Oct 12, 2007

New York Film Festival: Redacted

As I got ready today to write my review of Redacted, the Brian De Palma Iraq war film shown last night at the New York Film Festival, I came across an interesting piece of news. Apparently, at the press conference there was a huge discrepancy between the director's claims that his own film has been "redacted" by Magnolia Pictures, the distributor; and the producers, who claim this isn't so. In order to explain this funny business, you have to know that the film uses actual photographs of Iraqi war victims, whose faces have been masked with what looks like a sharpie, because there is no clearance to use them for commercial use, which is the category that this movie belongs in. The debate on fair use and clearances is one for the lawyers. Although I must say only in America would executives be so concerned that the families of poor Iraqis blown to pieces are going to sue them for using a picture that has already appeared in the press. And if they are so concerned at respecting their dignity and their privacy, perhaps they should not show them at all, much less with an inkblot covering their faces.
In any case, the more interesting issues raised by this film are those of authenticity.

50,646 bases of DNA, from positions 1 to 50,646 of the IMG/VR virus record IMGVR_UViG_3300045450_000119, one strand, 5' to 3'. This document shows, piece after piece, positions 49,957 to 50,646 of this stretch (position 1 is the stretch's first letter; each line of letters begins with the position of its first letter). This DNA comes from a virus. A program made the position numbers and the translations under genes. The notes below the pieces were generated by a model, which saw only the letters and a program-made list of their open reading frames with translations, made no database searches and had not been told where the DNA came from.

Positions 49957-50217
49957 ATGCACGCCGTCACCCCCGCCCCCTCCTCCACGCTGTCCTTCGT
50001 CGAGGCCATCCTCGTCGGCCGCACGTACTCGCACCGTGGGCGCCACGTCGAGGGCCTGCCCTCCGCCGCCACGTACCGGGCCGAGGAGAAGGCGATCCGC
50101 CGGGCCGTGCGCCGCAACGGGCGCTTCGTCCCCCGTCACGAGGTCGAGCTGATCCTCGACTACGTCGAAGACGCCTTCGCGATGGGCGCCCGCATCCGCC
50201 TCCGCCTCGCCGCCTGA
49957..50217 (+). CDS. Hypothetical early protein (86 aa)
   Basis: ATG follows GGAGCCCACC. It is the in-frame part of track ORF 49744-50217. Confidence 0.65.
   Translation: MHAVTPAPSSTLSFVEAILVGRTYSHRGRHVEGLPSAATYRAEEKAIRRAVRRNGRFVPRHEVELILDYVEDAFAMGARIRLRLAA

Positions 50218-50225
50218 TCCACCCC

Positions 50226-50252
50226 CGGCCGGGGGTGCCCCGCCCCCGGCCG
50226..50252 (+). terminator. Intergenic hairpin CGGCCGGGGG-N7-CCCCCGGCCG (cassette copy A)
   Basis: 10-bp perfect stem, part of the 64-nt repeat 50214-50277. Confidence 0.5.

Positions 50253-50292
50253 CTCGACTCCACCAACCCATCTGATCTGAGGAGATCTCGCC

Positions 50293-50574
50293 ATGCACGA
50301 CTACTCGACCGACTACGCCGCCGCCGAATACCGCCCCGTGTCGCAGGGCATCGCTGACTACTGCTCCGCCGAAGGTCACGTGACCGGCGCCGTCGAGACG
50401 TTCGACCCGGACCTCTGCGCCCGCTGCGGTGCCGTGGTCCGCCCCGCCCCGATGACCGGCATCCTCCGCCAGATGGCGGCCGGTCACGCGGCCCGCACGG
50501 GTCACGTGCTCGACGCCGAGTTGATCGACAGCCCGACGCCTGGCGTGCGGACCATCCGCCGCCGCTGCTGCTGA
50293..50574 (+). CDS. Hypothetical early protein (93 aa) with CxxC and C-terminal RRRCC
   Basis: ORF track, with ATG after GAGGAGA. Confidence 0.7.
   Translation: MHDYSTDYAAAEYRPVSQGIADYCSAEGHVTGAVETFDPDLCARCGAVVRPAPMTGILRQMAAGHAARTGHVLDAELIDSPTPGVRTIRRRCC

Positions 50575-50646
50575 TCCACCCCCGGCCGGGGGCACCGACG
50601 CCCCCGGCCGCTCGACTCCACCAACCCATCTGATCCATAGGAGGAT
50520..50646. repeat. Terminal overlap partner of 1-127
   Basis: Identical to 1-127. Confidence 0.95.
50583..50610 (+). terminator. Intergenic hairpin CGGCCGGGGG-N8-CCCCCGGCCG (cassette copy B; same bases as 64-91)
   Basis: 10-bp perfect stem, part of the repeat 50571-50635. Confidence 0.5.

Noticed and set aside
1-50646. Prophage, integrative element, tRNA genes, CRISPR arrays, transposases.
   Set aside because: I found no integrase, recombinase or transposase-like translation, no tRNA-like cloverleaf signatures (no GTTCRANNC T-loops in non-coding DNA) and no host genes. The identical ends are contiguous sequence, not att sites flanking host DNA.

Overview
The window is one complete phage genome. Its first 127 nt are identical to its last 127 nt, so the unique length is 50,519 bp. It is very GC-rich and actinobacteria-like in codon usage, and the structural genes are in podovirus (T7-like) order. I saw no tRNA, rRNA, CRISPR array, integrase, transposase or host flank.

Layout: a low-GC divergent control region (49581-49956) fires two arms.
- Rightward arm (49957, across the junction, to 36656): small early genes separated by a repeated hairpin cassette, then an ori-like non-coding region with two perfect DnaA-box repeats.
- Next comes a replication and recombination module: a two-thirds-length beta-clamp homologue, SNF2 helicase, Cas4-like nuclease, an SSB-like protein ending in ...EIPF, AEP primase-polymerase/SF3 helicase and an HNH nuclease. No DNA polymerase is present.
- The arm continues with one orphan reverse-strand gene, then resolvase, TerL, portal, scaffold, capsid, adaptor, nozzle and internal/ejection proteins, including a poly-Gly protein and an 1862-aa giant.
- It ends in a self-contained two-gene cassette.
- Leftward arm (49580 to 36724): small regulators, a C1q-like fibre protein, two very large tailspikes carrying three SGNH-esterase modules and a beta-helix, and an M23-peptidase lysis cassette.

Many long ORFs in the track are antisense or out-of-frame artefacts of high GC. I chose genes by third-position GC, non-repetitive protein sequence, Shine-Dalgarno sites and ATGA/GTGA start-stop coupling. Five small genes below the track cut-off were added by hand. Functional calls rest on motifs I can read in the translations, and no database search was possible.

Redacted is sort of Casualties of War redux, except in Iraq and in the age of video and internet. Every single image in the movie is supposed to be shot by a witness holding a video camera, or by a security camera, or by a news network, or by documentarians. Certainly such immediacy is disturbing and endlessly interesting, since it makes witnesses or voyeurs of us all, as opposed to simply an audience looking for entertainment. HOWEVER, with a capital H, the movie happens to be a fictional dramatization of a true incident that happened in Samarra, where American soldiers raped, killed and burned a 15 year-old girl and massacred her family. So all the supposedly realistic footage is painstakingly designed to look real but it is performed (mostly hammily) by actors. The internet sites are recreated, fake newschannels invented, etc. The stylistic choice supposedly makes the audience confront reality without the safety blanket of "this is only a movie". But unfortunately, it also imposes certain limitations on the plot, which result in contrivances that defy belief. For instance, one of the soldiers is shooting everything he sees in his camcorder so he can submit his film to film school. To this end, he wears a tiny camera that records the rampage on the night in question, and nobody knows. Like we say in Spanish, now tell me a cowboy story. There is no authority around to censor him. It may be true that American kids are running around Iraq with no semblance of a squad leader telling them what they can or cannot do. But if Redacted is to be believed, the soldiers are not only sorely lacking in supervision, but they display an alarming degree of naivete about the danger of their surroundings. They act as if they were at Summer camp half the time, and they seem totally unsupervised. When the shit hits the fan, and the plotting of it is recorded by a security camera that seems to have stereo speakers, it is almost beyond belief that nobody has the power or authority to stop it. One could think this is a perfect metaphor for the kind of moral degradation we are going through as a result of this war, but my point is that it would have worked much better as a metaphor had it not tried so hard to look real, had it been shot in a more conventional way. The paradox is: the more realistic you try to make it, the more fake it looks, because the audience expects everything to be more real. In fictional conventional narratives we are able to forgive and accept certain conventions expecting that we will be rewarded with true insight. Art can achive more genuine results through artifice. (See: Apocalypse Now or Full Metal Jacket or Paths of Glory). But when you try to have it both ways, it doesn't seem to work, or it smacks of exploitation. I'm of the camp that viewers need to know exactly what it is they are watching. I was not a fan of The Blair Witch Project because I don't buy the fake reality, and the same happened to me with Redacted, as well made and undeniably intense as it is. Or perhaps it's De Palma, who has the subtlety of an axe murderer and a tin ear for real reality. Even the way the kids talk to military investigators seems farfetched. I find it hard to believe that two soldiers that are in hot water for committing rape and murder, would be so disrespectful and so blasé. It doesn't help that the guys have nary a shred of real dimensionality to them. There is the decent college kid, the aspiring Latino filmmaker, the tough talking Black sargeant, and the two trailer trash from hell, which Sean Penn did by himself much more convincingly in Casualties of War. The young, talented actors give it their all. Had they been in the hands of someone with more psychological acuity, they would not seem like walking clichés.